The consignment stores don't bother to bring them in for the night or lock em up.

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A couple of LHDs and other USN ships arriving soon if not already in San Jose and Ponce. USCG working to make sure channels are clear so they can get in.

Dam in NW has cracked and about to fail...mass evacuation in a few cities there.

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It is sad to hear that this intrepid soul who bailed from St John and headed South for calmer seas as IRMA approached the Virgins was found washed up on Tortola. No sign of the boat. The toll on the Islands will continue to mount. 

 

Image may contain: 1 person, ocean, text, outdoor and water
 
Time lapse from above Cane Garden Bay, Tortola. The passing of the eye is very evident before the final blast.

 

 

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2 hours ago, Rasputin22 said:

It is sad to hear that this intrepid soul who bailed from St John and headed South for calmer seas as IRMA approached the Virgins was found washed up on Tortola. No sign of the boat. The toll on the Islands will continue to mount. 

 

Image may contain: 1 person, ocean, text, outdoor and water
 
Time lapse from above Cane Garden Bay, Tortola. The passing of the eye is very evident before the final blast.

 

 

Holy Shit!  That is the closest I ever want to get to the passing of an eye wall. Wow.

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4 hours ago, Rasputin22 said:

It is sad to hear that this intrepid soul who bailed from St John and headed South for calmer seas as IRMA approached the Virgins was found washed up on Tortola. No sign of the boat. The toll on the Islands will continue to mount. 

 

Image may contain: 1 person, ocean, text, outdoor and water
 
Time lapse from above Cane Garden Bay, Tortola. The passing of the eye is very evident before the final blast.

 

 

Two thoughts:

1) Oh My God!!!!

2) How was the camera placed so as to keep running? That video will become a classic.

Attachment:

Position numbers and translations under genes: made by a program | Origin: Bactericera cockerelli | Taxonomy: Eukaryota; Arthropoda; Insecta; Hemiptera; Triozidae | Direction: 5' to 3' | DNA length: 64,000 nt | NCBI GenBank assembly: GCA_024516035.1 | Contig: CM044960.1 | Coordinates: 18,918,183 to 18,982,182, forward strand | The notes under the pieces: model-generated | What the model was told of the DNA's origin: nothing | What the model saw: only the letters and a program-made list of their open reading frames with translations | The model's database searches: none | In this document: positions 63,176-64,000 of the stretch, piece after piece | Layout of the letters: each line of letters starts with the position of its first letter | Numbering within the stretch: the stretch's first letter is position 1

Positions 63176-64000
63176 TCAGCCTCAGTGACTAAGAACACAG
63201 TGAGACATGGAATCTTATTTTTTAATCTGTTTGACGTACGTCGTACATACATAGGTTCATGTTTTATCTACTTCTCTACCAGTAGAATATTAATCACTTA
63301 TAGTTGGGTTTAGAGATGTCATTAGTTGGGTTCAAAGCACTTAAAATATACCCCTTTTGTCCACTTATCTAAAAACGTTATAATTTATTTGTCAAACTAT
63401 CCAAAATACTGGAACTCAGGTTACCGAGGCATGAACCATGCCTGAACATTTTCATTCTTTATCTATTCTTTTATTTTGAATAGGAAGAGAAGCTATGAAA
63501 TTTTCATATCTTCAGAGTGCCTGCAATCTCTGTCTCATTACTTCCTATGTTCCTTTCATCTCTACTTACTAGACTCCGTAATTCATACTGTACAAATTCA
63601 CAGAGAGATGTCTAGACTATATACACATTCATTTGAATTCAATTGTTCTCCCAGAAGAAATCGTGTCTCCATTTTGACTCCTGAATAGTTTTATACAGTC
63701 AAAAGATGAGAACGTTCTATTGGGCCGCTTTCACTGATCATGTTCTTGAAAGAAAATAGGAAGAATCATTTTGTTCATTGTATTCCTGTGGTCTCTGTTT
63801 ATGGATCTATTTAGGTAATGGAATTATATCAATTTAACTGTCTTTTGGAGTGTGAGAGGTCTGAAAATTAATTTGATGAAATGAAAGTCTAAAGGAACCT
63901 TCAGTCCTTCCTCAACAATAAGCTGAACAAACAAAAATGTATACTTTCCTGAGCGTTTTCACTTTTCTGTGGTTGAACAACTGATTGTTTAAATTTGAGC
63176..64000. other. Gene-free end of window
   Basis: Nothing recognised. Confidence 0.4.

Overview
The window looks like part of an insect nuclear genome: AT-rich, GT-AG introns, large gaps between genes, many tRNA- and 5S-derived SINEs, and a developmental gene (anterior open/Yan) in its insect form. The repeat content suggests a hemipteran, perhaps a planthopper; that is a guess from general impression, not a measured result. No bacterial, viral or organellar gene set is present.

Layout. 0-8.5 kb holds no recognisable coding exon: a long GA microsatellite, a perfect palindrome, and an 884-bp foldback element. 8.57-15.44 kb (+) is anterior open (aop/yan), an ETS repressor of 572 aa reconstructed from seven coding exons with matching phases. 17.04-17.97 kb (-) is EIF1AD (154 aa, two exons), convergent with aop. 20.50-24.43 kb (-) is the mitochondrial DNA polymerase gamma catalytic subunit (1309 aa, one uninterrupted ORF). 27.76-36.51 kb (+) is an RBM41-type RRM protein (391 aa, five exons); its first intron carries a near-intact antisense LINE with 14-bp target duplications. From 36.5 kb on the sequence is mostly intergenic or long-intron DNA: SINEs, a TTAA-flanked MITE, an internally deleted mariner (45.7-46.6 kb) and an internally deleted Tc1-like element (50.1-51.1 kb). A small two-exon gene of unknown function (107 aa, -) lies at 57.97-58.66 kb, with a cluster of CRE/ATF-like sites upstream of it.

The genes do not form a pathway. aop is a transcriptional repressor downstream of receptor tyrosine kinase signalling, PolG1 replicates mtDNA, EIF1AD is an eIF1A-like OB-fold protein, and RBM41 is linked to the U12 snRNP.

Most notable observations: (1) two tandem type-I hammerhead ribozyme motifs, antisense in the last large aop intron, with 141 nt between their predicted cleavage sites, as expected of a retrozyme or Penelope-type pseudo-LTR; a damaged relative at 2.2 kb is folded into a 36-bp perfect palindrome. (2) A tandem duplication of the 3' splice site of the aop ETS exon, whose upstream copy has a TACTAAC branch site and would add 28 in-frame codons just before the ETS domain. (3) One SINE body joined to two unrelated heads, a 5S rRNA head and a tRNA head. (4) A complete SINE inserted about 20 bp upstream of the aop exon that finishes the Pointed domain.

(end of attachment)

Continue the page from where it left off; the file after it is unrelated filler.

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Another video posted by the same person in a similar location. You can see people on the deck during the lull.

 

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38 minutes ago, billy backstay said:

Can anyone explain how palm trees that appear to have small root balls can survive such high winds without being uprooted??

palms are a  grass not trees

fiber but no wood

so they bend and seldom break

but they do go down some only 1/2 or 2/3 of the way and regrow if let be

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From what I've seen on the St John check in sites, Richard left alone on a 85' ketch but it seems his departure was 24 hours too late. I had some great times on that boat during the BVI Spring Regatta when it was often used as the 'mothership' for one of the more successful Tortola racing clans. 'Rushin Rowlette' was the race boat and was owned by the family that started the 'WILLY T', which was washed up on the shore by the storm as well. 

Image result for Goddess Athena sailboat

    If you planning on sailing out of range of a major storm, you better get a big head start! RIP

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I'm trying to figure out exactly when he left. I've seen reports that he left "the day of" - but since this was such a big storm I don't really know what that means.

There is also a FB post showing his boat at anchor and the poster said that this was "prior to the storm" but isn't clear on the date...

21557738_1635657843145083_37327055342755

The eye passed over on the 6th I believe, so if he left Wednesday morning his area was already in a hurricane...

IMG_4586.thumb_.PNG.4ec15e248f4631c8e346

So the timing just doesn't sound right, but I don't know.

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Nevermind - just found this...

Quote

I was waiting for word of Richard's return to St. John.
I knew he would have taken his beloved Goddess Athena to sea to get out of the way of Irma. 

A fellow mariner told stjohnnewspapermon there is a video of Richard taking Goddess Athena out of Coral Bay “two hours before the eye hit St. John.” 
Irma decimated the Fleet of boats sheltered in the well-known storm refuge.

“I thought it would not give him enough time,“ the fellow mariner, who lost his own vessel to Irma told stjohnnewspapermon. “Brave try.”

I thought Richard was invincible.

 

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9 hours ago, billy backstay said:

Can anyone explain how palm trees that appear to have small root balls can survive such high winds without being uprooted??

The same way the Lilliputians bound Gulliver. Those roots have an interior that's like wire if you try to snap it. The outside grabs the sand well. So, a whole bunch of well-anchored wires and a trunk that flexes and leaves/fronds that get shredded. Once the fronds are gone, you have a flexy but strong trunk anchored by a mass of wires.